meeting will begin at 7:30 PM Friday, July 20, in McDonnell Hall, Room
162, on the Washington University campus. McDonnell Hall is accessible
from Forsyth Boulevard via Houston Way. The presentation, cosponsored
by NASA's Missouri Space Grant Consortium, is open to the public free
2 is a consortium of universities and high technology industries that
is developing hardware and software for access to a dedicated high-speed
network. Dr. Wilking will talk about his observations of young stars,
now forming from immense regions of dust and gas far from our local
section of the Milky Way galaxy. He used NASA's Infrared Telescope Facility,
which is perched on the top of the extinct volcano Mauna Kea in Hawaii.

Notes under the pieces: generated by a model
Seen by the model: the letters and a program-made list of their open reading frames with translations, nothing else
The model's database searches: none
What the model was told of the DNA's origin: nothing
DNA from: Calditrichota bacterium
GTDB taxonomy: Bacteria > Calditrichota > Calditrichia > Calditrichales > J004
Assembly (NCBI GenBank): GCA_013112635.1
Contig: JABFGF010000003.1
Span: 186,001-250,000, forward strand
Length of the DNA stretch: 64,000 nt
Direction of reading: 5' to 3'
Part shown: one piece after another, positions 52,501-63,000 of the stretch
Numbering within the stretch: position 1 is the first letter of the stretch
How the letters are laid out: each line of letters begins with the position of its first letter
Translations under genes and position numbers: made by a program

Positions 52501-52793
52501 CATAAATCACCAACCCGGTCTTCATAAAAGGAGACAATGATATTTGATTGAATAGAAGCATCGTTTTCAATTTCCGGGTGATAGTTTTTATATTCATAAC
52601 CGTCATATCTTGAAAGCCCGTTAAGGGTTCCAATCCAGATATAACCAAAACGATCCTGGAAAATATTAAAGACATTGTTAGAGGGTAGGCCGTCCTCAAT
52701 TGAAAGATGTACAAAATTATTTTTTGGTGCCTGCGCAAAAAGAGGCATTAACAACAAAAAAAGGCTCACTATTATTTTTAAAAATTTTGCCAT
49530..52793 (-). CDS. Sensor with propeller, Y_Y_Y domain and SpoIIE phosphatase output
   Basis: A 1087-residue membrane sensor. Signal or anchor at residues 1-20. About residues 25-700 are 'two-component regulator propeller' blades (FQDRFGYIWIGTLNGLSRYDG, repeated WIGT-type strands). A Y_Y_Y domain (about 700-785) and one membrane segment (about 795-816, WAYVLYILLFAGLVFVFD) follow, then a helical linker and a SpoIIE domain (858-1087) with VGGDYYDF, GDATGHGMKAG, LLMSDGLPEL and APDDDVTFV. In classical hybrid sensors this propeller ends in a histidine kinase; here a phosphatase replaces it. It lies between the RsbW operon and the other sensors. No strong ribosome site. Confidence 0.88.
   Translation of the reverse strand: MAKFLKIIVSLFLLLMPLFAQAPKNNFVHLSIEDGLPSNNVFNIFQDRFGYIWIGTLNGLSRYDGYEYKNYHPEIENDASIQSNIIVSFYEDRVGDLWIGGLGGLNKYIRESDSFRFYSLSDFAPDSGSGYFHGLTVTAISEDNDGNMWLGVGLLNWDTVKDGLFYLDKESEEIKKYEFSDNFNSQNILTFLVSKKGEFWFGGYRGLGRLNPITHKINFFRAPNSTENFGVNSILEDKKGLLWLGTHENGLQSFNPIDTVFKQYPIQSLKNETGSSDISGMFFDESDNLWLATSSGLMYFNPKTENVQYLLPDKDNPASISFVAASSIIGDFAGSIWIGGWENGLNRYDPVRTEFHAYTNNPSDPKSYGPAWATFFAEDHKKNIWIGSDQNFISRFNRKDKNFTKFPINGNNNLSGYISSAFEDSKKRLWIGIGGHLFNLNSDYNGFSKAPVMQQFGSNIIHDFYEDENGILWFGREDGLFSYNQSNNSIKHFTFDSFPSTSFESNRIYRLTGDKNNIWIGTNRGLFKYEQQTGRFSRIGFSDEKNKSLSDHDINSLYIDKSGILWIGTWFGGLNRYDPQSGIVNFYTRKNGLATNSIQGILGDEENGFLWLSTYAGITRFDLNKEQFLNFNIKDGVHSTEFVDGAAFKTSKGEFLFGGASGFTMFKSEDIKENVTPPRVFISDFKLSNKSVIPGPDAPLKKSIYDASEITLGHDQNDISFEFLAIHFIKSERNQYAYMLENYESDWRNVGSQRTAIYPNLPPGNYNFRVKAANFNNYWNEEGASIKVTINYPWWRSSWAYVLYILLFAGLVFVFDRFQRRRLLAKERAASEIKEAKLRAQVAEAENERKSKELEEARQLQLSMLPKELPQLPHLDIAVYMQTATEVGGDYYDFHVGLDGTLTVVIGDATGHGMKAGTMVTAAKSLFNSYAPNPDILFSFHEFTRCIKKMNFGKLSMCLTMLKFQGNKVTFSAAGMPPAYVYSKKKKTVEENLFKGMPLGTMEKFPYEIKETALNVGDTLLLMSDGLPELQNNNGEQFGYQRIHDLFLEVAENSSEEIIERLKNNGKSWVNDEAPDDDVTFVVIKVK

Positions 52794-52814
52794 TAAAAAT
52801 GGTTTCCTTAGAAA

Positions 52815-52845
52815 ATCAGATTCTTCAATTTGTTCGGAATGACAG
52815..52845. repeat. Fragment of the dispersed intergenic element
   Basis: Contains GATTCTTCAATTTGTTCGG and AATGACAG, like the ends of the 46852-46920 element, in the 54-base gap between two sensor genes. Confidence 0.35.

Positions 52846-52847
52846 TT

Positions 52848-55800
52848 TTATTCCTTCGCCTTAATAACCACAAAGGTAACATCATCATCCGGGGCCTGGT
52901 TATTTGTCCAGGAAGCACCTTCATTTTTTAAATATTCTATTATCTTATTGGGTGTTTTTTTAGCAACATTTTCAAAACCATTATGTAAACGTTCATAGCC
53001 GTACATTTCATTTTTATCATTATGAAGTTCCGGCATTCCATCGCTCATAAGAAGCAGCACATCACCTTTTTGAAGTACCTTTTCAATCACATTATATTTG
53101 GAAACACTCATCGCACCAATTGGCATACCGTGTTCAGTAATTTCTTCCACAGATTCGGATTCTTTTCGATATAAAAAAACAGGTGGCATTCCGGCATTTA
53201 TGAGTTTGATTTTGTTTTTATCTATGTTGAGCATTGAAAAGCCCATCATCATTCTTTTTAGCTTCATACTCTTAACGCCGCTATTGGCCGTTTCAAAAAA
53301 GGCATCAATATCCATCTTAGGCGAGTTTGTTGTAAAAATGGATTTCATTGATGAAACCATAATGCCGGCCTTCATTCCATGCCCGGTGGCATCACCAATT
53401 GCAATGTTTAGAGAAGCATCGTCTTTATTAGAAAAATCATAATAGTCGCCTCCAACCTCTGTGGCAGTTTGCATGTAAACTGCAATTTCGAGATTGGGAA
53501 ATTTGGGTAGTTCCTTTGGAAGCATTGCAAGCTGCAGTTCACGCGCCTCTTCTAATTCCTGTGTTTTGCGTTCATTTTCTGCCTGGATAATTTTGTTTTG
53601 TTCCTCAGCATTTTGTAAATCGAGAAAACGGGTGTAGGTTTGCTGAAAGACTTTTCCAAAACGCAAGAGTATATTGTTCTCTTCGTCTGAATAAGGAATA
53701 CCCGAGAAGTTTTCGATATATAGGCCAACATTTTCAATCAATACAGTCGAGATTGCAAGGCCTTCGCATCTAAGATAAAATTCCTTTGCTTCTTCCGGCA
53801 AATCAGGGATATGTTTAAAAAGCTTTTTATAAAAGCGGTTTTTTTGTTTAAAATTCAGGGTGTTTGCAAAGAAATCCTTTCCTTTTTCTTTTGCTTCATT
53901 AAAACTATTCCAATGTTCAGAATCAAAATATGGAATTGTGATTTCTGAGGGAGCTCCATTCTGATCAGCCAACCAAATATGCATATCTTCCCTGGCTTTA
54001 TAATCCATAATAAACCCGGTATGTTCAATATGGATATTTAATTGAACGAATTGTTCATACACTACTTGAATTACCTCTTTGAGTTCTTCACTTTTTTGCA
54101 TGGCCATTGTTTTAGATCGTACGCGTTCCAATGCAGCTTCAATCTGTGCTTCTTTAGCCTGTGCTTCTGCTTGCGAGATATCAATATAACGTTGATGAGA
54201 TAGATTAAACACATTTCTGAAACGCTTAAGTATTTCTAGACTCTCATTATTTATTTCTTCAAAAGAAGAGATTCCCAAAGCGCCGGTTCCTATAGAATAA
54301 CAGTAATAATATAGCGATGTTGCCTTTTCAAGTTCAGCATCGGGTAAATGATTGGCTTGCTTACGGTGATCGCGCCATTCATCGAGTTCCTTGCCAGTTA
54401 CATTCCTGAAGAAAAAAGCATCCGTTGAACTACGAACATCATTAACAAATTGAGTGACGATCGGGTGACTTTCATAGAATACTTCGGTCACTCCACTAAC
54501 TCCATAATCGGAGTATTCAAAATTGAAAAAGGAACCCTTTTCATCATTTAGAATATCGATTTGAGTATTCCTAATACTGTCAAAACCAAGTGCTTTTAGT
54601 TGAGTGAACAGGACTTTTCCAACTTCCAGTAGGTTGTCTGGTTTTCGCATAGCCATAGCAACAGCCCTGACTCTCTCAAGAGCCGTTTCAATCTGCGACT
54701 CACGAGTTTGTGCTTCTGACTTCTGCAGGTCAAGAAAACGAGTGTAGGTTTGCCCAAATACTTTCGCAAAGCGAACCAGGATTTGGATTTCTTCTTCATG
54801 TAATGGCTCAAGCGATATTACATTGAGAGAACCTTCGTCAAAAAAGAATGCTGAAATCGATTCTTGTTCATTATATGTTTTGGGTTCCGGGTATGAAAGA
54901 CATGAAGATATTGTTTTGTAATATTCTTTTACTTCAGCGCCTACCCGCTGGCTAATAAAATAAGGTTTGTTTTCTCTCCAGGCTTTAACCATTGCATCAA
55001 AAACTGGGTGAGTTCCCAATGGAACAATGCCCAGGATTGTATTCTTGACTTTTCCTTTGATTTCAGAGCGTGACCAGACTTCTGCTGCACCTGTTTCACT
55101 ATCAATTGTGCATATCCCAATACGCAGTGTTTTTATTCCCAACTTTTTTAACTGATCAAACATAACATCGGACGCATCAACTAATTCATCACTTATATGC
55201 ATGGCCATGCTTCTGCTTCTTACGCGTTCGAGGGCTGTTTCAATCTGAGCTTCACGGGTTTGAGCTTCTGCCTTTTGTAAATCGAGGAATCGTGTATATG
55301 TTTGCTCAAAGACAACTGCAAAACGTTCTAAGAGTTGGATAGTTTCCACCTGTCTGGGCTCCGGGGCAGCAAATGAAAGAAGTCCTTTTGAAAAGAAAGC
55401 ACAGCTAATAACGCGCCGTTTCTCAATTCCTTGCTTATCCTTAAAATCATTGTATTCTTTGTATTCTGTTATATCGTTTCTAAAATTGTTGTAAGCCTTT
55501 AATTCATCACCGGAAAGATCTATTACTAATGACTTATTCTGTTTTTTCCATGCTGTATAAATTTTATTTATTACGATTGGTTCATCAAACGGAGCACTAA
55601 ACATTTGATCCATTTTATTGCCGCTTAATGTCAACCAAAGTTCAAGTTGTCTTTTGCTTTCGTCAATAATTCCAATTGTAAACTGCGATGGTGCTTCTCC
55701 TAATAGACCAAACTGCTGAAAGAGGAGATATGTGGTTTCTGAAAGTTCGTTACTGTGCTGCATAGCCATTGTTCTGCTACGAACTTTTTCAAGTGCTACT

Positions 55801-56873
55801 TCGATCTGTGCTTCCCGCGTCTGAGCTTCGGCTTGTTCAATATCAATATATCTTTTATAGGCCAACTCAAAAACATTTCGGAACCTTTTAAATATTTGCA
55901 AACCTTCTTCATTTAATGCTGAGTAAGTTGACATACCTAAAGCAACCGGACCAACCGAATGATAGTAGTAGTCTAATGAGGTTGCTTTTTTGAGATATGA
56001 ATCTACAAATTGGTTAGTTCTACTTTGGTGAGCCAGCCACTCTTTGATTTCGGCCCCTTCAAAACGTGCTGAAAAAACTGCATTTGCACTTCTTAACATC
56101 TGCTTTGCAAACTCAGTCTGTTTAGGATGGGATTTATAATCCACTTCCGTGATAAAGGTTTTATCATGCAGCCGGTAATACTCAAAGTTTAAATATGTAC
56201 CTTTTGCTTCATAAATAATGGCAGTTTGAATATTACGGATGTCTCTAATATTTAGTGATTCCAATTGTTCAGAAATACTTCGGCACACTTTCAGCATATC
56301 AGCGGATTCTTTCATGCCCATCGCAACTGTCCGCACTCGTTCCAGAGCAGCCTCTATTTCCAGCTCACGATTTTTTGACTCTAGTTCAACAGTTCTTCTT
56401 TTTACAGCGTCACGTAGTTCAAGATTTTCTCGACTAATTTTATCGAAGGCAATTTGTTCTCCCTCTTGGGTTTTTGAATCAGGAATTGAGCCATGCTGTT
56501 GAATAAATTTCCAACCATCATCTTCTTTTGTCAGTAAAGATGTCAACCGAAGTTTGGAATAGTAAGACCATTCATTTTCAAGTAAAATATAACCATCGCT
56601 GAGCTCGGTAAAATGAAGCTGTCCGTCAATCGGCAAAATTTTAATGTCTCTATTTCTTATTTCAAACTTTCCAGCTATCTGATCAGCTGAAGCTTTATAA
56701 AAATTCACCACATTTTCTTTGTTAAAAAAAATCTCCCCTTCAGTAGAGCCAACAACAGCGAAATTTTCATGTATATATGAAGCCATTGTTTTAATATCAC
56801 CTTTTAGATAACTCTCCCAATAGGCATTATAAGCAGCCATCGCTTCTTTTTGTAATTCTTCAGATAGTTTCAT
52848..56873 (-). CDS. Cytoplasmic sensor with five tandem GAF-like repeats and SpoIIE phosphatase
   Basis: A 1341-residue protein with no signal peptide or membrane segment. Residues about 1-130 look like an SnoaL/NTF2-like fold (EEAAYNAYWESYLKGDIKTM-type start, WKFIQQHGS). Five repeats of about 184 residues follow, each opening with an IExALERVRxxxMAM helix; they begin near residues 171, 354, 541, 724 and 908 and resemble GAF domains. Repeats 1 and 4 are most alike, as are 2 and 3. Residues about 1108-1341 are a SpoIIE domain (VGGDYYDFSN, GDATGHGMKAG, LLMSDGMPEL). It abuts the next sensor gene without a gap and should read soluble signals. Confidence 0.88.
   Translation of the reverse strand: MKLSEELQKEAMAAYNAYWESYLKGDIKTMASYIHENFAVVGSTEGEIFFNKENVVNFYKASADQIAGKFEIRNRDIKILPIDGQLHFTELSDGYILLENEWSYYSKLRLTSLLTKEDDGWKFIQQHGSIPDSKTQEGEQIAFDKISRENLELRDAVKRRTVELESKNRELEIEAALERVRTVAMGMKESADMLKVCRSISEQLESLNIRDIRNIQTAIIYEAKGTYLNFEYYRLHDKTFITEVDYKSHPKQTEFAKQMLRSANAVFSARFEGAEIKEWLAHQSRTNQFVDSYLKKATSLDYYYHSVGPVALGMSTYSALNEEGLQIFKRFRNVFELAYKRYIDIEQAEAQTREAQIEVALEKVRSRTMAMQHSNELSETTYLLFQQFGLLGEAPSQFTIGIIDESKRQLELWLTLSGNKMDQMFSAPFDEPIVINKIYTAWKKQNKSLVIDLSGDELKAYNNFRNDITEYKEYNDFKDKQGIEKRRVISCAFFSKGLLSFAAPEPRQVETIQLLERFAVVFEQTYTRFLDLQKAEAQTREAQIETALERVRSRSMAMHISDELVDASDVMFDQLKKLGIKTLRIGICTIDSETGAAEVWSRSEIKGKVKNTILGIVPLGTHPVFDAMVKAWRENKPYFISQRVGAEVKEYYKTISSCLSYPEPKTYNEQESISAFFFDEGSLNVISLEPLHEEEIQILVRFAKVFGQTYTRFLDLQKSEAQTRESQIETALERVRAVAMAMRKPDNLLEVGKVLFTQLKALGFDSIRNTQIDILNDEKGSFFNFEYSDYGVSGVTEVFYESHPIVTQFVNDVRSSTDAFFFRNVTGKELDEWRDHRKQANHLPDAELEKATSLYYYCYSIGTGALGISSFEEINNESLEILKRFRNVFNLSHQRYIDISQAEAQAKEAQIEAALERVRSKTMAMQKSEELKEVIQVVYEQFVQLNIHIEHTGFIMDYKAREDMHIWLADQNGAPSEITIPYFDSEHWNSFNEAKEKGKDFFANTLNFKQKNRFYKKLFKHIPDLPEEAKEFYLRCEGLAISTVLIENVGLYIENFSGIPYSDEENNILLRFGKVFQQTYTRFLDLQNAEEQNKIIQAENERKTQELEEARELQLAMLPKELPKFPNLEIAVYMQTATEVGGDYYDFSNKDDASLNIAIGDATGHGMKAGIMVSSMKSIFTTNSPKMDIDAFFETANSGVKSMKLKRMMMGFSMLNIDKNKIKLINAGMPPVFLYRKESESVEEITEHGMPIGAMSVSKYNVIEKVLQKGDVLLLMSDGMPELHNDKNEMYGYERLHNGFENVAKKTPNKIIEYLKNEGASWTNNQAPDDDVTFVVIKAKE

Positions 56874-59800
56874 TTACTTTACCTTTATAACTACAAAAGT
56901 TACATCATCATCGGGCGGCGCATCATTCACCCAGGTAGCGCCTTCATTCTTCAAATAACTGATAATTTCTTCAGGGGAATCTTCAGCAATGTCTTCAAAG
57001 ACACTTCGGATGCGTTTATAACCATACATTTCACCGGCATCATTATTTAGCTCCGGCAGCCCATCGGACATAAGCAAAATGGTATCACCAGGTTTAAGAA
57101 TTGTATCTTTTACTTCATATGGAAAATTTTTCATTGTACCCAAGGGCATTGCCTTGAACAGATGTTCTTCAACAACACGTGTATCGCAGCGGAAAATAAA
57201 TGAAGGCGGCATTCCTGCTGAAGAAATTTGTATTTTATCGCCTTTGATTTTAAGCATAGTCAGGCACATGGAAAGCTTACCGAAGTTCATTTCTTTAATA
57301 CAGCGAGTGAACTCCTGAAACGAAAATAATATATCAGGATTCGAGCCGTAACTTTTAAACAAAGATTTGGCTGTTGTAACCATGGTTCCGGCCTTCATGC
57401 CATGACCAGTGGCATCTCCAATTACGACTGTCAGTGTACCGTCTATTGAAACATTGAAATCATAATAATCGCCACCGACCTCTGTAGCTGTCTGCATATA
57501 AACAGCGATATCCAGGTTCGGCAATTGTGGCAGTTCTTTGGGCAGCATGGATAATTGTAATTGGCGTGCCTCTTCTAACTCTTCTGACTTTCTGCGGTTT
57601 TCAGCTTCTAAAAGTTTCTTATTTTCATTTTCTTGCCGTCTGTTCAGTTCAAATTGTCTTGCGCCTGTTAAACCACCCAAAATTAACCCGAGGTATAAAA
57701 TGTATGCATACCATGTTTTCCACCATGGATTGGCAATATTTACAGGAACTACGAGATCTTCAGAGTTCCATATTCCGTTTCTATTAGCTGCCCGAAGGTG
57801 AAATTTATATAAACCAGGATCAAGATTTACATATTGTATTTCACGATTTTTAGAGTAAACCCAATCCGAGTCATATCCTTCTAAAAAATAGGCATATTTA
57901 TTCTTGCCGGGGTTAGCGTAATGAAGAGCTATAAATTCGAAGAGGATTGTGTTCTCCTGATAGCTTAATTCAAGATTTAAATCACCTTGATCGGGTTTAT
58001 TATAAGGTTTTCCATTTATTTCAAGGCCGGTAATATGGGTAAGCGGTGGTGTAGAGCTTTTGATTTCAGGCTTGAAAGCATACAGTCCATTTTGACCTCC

But he directed the telescope and collected the data from Saint Louis,
using this high speed network.
Dr. Bruce Wilking is a Professor of Physics and Astronomy at the University
of Missouri, Saint Louis. His research interests include star formation,
the nature of the environment surrounding the youngest stars, and the
evolution of star clusters. To collect his data, Dr. Wilking uses infrared
and microwave telescopes as well as large optical instruments.